Kale has indoles, nitrogen compounds which may help stop the conversion of certain lesions to cancerous cells in estrogen-sensitive tissues. In addition, isothiocyanates, phytochemicals found in kale, are thought to suppress tumor growth and block cancer-causing substances from reaching their targets.

Brazil nuts
Uniquely rich in selenium, fiber, and phytochemicals, Brazil nuts can help fight inflammation, improve the immune system and prevent tumor growth. And you do not need many of them - a palmful can do the trick. Enjoy them as any other nut.

Dark-green leafy vegetables
Kale, collards, spinach, Swiss chard, and other dark-green leafy vegetables are considered a "one stop shop" for all the best nutrients your body needs to fend off cancerous cells, i.e. fiber, vitamin B, phytochemicals, chlorophyll and more. It's time to add some greens to your diet. Eat them fresh, raw or lightly steamed to preserve their valuable nutrients. Or add a handful to a fresh fruit and vegetable smoothie.

Green tea
Consumption on a regular basis has been linked to lower incidence of breast cancer. The phytochemicals in green tea can well take the credit for its health benefits. One to two cups of green tea daily can help you keep cancer at bay.

Pick a pepper, any pepper! Most have some phytochemical or nutrient that will help fight cancer. Chili and jalapeno peppers have capsaicin (an active component of chilli peppers) that fight the growth rate of cancer cells. Green peppers are rich in chlorophyll which can bind cancer-causing carcinogens found in the gut. Red peppers have both capsaicin and antioxidant carotenoids. Put them in a vegetable stir-fry, eat them with hummus or add them to a fresh salad.

A spice commonly found around contains a cancer-fighting compound called curcumin which can inhibit many types of cancer cells, including breast, gastrointestinal, lung, and skin cancer. A pinch of turmeric fights the toughest of cancer-causing cells.

Tumeric (curcuma longa), is a member of the ginger family and is believed to have medicinal properties because it inhibits production of the inflammation-related enzyme cyclo-oxygenase 2 (COX-2), levels of which are abnormally high in certain inflammatory diseases and cancers, especially bowel and colon cancer. In fact, a pharmaceutical company Phytopharm in the UK hopes to introduce a natural product, P54, that contains certain volatile oils, which greatly increase the potency of the turmeric spice.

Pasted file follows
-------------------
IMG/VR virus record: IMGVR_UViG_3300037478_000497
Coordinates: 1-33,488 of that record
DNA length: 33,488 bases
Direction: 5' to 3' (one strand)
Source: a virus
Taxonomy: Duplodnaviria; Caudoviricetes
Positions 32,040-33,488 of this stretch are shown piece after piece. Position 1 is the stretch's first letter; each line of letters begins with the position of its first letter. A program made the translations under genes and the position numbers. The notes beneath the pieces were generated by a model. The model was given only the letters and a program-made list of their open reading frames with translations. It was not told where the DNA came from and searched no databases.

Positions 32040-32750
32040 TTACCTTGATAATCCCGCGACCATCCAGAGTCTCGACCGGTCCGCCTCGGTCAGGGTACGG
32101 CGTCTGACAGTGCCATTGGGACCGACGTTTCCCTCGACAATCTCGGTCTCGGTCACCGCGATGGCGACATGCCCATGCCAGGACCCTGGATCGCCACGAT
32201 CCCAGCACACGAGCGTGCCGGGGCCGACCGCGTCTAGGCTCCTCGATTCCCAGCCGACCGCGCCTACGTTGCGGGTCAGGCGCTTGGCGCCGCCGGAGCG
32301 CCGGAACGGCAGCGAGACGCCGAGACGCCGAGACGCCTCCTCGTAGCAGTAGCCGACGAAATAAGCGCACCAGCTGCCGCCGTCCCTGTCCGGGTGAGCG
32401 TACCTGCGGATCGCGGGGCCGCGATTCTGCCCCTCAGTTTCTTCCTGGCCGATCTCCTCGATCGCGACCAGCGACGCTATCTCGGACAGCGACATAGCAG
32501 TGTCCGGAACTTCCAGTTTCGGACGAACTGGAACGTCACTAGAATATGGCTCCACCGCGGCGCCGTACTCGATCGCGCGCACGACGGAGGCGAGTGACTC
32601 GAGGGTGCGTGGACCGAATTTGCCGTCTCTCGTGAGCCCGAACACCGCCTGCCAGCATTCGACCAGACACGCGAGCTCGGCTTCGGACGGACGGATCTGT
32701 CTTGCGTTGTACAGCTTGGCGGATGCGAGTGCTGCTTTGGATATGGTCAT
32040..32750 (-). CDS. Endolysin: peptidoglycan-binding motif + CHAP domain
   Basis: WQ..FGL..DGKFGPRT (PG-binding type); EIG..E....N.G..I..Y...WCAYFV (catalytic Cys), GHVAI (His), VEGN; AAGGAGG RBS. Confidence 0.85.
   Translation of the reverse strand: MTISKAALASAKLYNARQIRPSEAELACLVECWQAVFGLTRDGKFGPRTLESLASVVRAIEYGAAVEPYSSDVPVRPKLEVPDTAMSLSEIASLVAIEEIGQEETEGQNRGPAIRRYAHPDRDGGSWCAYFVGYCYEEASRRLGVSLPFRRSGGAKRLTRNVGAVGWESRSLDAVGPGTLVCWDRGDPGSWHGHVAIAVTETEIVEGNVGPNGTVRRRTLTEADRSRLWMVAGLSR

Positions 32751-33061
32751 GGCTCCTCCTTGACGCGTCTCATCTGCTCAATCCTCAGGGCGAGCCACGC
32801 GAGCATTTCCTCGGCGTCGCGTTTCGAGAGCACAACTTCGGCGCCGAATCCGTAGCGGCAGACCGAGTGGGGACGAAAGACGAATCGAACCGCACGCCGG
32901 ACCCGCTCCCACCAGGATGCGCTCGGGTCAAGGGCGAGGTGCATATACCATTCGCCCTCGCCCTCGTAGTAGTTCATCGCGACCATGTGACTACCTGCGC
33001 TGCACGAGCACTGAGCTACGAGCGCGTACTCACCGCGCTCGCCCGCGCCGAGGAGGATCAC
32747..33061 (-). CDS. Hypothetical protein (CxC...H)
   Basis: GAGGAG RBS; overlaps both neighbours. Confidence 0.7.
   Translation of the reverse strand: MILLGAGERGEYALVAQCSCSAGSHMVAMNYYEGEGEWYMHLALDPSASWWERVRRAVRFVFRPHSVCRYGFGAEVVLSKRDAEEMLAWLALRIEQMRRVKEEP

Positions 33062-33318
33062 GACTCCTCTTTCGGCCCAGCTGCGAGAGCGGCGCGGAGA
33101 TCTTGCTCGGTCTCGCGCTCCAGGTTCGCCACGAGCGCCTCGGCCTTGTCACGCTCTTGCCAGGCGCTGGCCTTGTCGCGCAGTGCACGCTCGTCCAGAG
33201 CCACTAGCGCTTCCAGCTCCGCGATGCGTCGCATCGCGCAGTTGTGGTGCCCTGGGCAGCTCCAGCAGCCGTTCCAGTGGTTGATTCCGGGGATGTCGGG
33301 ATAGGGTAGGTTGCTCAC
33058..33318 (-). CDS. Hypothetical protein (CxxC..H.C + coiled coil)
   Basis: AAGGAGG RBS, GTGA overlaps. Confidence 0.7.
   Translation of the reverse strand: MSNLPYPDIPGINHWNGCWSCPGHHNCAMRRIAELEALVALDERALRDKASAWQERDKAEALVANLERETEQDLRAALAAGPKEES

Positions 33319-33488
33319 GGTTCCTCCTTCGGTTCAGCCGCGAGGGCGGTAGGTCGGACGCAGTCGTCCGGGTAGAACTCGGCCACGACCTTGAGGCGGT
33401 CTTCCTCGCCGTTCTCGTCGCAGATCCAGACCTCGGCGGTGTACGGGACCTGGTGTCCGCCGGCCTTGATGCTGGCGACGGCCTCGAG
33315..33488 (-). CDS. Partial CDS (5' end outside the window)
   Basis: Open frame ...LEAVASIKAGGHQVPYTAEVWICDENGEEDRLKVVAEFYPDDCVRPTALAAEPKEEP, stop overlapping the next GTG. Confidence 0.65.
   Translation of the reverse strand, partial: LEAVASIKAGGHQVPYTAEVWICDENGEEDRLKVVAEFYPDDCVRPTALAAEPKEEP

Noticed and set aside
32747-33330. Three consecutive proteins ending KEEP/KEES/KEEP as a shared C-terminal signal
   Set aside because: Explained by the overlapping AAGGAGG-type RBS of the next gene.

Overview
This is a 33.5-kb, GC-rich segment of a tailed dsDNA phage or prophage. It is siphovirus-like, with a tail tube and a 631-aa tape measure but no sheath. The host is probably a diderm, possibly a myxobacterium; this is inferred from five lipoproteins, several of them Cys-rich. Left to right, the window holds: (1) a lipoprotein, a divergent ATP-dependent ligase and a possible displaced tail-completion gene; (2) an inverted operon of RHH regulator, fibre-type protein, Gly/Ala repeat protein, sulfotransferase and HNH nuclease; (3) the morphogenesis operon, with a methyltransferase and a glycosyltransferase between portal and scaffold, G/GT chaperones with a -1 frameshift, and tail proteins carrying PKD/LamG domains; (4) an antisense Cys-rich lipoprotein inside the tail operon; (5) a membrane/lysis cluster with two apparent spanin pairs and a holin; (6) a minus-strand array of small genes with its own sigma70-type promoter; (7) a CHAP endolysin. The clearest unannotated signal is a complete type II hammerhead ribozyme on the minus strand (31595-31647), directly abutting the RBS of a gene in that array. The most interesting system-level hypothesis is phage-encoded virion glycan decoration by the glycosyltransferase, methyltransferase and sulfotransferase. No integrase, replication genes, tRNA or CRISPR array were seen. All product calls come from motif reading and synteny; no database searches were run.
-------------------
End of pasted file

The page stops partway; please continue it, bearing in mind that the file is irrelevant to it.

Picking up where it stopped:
They are rich in glutathione, a powerful antioxidant that attacks free radicals in the body by blocking intestinal absorption of certain fats. They also supply even more potassium than bananas and are a strong source of beta-carotene. Scientists also believe that avocados may also be useful in treating viral hepatitis (a cause of liver cancer), as well as other sources of liver damage.

Carrots have a lot of beta carotene, which may help reduce a wide range of cancers including lung, mouth, throat, stomach, intestinal, bladder, prostate and breast cancer. Some research has indicated that beta carotene, taken in large supplemental amounts, may actually cause cancer, but this has not proven that eating carrots, unless in very large quantities - 2 to 3 kilos a day - can cause cancer. In fact, a substance called falcarinol that is found in carrots has been found to reduce the risk of cancer, according to researchers at the Danish Institute of Agricultural Sciences (DIAS). Kirsten Brandt, head of the research department, explained that isolated cancer cells grow more slowly when exposed to falcarinol. This substance is a polyacethylen, however, so it is important not to cook the carrots.

Chili peppers and jalapenos
They contain a chemical, capsaicin, which may neutralize certain cancer-causing substances (nitrosamines) and may help prevent cancers such as stomach cancer.

Figs apparently have a derivative of benzaldehyde. It has been reported by investigators at the Institute of Physical and Chemical Research in Tokyo that benzaldehyde is highly effective at shrinking tumors.  In addition, the U.S. Department of Agriculture says figs, which contain vitamins A and C, and calcium, magnesium and potassium, may curtail appetite and improve weight-loss efforts. Fig juice is also a potent bacteria killer in test-tube studies.